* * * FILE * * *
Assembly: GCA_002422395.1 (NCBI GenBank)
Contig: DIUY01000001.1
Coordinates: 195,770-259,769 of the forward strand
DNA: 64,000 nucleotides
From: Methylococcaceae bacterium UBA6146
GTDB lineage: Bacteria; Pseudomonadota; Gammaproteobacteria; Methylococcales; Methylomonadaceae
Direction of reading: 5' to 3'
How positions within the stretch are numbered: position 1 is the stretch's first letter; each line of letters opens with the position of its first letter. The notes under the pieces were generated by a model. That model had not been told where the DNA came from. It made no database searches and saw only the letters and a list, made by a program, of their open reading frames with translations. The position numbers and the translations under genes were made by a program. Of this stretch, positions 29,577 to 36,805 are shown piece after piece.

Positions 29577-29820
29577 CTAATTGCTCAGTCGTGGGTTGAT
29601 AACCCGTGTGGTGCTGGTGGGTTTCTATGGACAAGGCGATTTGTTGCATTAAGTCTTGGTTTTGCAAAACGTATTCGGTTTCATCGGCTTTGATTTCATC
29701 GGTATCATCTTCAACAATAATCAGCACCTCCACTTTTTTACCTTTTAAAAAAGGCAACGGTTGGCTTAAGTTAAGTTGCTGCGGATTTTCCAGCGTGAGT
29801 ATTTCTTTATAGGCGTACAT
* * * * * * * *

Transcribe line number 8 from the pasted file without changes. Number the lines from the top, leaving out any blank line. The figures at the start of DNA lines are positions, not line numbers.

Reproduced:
How positions within the stretch are numbered: position 1 is the stretch's first letter; each line of letters opens with the position of its first letter. The notes under the pieces were generated by a model. That model had not been told where the DNA came from. It made no database searches and saw only the letters and a list, made by a program, of their open reading frames with translations. The position numbers and the translations under genes were made by a program. Of this stretch, positions 29,577 to 36,805 are shown piece after piece.